Welcome to Nonfiction Monday, the day when kid lit bloggers talk about nonfiction books for children and for you and me. (They're all good.) During the day I'll be adding to this list so do come back and check all the links out this evening.
First up is Jone MacCulloch on the blog, Check it Out, Life and Books in a K5 Library School Setting who encourages us to Get the Scoop on Animal Poop! by Dawn Cusick. Ya know? I had that very question a year or so ago in my library , except the boy was asking for 'animal scat.' I could have used this book then.
Fats writes a review on Sawdust and Spangles: The Amazing Life of W. C. Coup by Ralph Covert and G. Riley Mills illustrated by Giselle Potter at the blog, Gathering Books. This blog entry must get the prize for most illustrated post. Go see for yourself.
Actually, I think I have the blog writer's name wrong here. On the blog it has a smiley face after it like this -- fats:)
Mary Ann Scheuer at Great Kids Books shares How Did That Get in My Lunchbox? by Chris Butterworth. She says that she loves the informative but encouraging tone of this look at how food travels from the farm to our table. And, oh my goodness, she inserted the Google preview of the book into her blog. Great idea.
Roberta Gibson has a review of Stranger at Home, a True Story on her blog, Wrapped In Foil. It's a sequel to the memoir, Fatty Legs. In Stranger at Home, a young Inuit girl tells about her life when she returns home only to find her life at a boarding school had changed her.
Amy at Hope is the Word has a review of Yucky Worms by Vivian French, which although it's a story about grandmother planting a garden, has lots of worm information to fascinate the child in the story -- and the child reader, too.
Over at A Teaching Life, Tara features Meadowlands, A Wetland Story an inspiring tale about how New Jersey discovered the importance of wetlands and restored the Meadowlands near New York City. She also reviewed Allan Drummond's Energy Island: How one Community Harnessed the Wind and Changed Their World, and a biography of the poet Pablo Neruda, plus a picture book story about a child finding his family again during the aftermath of the civil war.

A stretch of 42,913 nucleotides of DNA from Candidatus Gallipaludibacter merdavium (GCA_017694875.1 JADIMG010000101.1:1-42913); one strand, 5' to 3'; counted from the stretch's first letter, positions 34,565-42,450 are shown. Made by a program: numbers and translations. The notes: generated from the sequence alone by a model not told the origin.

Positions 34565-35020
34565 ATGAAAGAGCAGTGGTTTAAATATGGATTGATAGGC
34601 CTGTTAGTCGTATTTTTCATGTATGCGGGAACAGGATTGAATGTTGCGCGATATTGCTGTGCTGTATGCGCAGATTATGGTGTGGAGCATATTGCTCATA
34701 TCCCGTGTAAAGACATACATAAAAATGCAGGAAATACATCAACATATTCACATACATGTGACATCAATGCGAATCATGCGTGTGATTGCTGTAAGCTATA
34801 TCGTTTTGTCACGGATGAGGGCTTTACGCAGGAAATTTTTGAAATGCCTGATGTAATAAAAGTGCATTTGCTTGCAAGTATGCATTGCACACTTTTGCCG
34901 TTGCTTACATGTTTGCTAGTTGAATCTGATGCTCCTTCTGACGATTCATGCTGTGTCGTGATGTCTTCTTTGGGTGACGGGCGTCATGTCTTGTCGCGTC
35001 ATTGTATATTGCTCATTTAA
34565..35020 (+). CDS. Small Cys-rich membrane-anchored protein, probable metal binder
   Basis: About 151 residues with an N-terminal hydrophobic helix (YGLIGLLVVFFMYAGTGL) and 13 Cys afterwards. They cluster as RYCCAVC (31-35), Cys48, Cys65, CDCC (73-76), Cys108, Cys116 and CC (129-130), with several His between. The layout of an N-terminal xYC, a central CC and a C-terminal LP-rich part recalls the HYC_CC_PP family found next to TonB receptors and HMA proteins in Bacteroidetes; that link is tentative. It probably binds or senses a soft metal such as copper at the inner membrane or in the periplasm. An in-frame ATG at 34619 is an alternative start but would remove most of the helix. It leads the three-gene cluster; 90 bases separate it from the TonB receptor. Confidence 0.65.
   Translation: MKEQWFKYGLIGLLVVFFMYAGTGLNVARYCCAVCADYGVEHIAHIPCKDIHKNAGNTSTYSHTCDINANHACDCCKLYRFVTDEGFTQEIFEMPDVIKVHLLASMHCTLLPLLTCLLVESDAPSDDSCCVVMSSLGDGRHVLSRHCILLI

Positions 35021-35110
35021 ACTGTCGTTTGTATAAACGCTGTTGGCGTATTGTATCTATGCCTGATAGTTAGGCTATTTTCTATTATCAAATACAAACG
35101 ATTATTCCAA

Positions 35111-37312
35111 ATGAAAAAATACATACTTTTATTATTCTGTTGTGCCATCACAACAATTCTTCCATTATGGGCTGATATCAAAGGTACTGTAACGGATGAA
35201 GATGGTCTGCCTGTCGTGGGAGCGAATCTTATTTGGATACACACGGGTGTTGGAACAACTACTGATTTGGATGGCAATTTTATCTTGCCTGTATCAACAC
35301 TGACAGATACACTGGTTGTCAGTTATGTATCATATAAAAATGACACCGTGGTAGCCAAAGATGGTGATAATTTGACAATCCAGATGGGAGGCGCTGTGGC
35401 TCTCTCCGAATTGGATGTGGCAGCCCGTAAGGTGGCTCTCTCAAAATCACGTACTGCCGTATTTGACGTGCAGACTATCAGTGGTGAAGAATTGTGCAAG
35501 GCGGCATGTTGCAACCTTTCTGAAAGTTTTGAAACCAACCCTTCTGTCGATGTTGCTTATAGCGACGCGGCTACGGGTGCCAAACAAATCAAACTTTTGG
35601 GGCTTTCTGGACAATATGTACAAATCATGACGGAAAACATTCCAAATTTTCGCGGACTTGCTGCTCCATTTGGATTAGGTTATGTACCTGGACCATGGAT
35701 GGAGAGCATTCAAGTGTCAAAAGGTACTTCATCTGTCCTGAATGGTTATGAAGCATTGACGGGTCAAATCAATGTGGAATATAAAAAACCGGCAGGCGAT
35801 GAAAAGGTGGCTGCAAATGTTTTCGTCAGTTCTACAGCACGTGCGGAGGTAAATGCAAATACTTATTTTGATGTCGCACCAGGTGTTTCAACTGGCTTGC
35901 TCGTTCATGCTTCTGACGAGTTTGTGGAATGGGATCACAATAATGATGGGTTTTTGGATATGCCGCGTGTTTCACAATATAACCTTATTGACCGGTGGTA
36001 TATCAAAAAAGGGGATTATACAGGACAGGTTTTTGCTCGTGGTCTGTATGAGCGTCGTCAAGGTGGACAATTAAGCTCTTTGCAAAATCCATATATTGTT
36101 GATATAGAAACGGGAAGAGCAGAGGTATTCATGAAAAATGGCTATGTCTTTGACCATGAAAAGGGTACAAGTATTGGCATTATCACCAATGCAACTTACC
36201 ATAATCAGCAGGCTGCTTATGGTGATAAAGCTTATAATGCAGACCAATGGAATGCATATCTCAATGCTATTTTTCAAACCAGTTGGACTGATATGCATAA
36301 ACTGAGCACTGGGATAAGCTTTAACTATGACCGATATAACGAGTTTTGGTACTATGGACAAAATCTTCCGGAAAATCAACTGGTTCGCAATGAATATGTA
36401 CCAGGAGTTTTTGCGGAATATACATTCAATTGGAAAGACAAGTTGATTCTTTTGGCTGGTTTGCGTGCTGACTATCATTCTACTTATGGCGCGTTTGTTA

Over at Jean Little Library (Don't cha just love a blog and a library with the name of a popular children's book author?), Jennifer takes a look at The Fabulous Flying Machines of Alberto Santos-Dumont, another "inventor" of airplanes during that rush-to-the-sky era in the early 20th century. This book takes three fictionalized looks at turning points in his life, but does have an extensive nonfiction author's note.
Shirley Duke who blogs at the Simply Science Blog -- Books and Simple Science Lessons, reviews Laura Purdie Salas' newest book of poetry, A Leaf Can Be, which is full of leaf facts both in the poetry and in the back matter.
Lisa at Shelf Employed has a conundrum. She offers you the trailer for Suryia and Roscoe, the True Story of an Unlikely Friendship (very cute) by Dr. Bhagavan Antle, Barry Bland and Thea Feldman-- a book she considers nonfiction but the Library of Congress classification for it is fiction. Stay tuned to her blog to see if she gets an answer from the publisher about this conundrum.